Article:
IT WAS Geraint's eyes that told you everything there was to know about him, writes Cliff Morgan. Eyes have one language - everywhere. Sitting or standing with him at a rugby match you were conscious of the fact that they were the same eyes that look out at you from photographs and paintings of Falstaff and Leporello and other characters from opera that he performed with style and magical animation.
On many a bitterly cold afternoon, a muffler to protect his throat and a big cap to keep his head warm, he would thrill at the sight of Gerald Davies running at speed and with the grace of a Margot Fonteyn and there would be wonder in his eyes and then, suddenly, disbelief as a Welsh forward would drop the ball with the line at his mercy. His eyes would flash in anger as a referee awarded a penalty kick against Wales under the posts, but they would sparkle again as Gareth Edwards, the supreme performer, scored a try that made the heart leap and bring a Triple Crown to Wales.
But, more than anything else, there was love and understanding in his eyes as he made you feel that you were the only person he wanted to be with. He would tell tales, breathe fire, define the rights of man, sing an aria or score a memorable try in memory or in actual fact. His expressions at moments like this suggested indestructability, and prompted all the ecstasy of a religious revival.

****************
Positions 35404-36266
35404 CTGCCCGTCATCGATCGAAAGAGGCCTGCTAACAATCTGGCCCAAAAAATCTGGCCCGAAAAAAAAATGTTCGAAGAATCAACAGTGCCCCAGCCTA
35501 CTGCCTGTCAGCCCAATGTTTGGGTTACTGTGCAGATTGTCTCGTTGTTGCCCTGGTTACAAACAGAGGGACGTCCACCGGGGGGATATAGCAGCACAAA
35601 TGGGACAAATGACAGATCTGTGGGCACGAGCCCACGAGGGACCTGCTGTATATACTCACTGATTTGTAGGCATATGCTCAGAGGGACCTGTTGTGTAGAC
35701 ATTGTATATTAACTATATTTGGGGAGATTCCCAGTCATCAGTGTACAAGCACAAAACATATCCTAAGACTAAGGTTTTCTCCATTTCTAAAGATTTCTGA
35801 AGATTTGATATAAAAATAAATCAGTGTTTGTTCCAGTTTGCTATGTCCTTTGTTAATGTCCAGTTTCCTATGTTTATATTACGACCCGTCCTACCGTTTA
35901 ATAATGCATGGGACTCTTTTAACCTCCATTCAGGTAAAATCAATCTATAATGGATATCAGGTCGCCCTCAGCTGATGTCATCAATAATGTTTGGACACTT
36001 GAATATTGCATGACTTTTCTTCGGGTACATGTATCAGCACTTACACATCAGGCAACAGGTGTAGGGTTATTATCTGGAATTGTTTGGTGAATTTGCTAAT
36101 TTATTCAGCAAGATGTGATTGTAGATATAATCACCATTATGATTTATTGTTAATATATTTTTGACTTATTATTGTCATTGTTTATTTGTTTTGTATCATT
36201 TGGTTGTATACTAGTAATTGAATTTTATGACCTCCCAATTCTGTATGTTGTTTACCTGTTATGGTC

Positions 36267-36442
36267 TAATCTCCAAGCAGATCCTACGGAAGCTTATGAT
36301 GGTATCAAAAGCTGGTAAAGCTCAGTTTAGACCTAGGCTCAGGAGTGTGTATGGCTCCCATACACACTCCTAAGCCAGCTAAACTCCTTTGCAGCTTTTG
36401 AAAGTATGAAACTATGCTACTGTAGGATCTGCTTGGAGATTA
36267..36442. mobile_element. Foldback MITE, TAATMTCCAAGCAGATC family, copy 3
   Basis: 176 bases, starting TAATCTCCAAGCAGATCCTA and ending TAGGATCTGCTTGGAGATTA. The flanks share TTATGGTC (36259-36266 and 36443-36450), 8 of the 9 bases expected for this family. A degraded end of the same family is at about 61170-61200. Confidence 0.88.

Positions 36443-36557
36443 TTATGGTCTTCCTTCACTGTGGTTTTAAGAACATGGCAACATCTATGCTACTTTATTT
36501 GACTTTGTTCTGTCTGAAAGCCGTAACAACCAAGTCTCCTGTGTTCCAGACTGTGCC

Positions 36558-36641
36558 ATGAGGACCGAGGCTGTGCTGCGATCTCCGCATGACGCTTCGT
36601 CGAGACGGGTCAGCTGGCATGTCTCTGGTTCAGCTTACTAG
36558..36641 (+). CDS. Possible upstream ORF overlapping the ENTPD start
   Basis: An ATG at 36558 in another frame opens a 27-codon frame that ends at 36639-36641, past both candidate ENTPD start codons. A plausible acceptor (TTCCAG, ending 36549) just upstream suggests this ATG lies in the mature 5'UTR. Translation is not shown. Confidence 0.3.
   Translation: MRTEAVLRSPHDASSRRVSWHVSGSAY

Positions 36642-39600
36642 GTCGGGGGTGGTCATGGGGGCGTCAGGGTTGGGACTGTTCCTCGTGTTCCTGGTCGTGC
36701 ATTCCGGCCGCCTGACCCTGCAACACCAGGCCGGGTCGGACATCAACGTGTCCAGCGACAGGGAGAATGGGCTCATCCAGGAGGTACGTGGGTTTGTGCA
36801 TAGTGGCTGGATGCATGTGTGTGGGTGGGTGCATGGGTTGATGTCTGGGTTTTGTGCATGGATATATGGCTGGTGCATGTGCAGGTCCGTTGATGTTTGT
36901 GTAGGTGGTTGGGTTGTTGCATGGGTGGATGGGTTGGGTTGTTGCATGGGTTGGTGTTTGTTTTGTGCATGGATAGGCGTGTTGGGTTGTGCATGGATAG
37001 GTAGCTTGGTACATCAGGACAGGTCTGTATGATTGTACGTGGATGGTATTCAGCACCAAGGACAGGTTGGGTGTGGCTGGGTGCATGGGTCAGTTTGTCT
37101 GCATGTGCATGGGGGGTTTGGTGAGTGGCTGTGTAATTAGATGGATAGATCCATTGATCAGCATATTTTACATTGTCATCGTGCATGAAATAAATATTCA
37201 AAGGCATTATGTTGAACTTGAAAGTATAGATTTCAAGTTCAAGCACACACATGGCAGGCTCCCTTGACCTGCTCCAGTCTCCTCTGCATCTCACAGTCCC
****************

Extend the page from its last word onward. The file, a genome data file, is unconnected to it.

Why did he stand apart from all the problems that seem to haunt many of those who live in the world of entertainment? He was reared in the Rhondda Valley, where existence was carried on pretty near the knuckle and where music and rugby and Sunday school touched and influenced the humblest and the most powerful: and where mothers taught how to cope with the joys and tribulations that come with success. Geraint Evans - a man of many parts, and perfect at them all - was able to go everywhere without compromising his real identity or his rich Welsh accent, to achieve a fame that reaches far beyond Offa's Dyke.
The breadth of his life has touched the world through his masterful performances on stage, and he will be remembered by them. For the Welsh nation, and for those who cared for him, the memories are as sweet as the wild honey of The Mabinogion.
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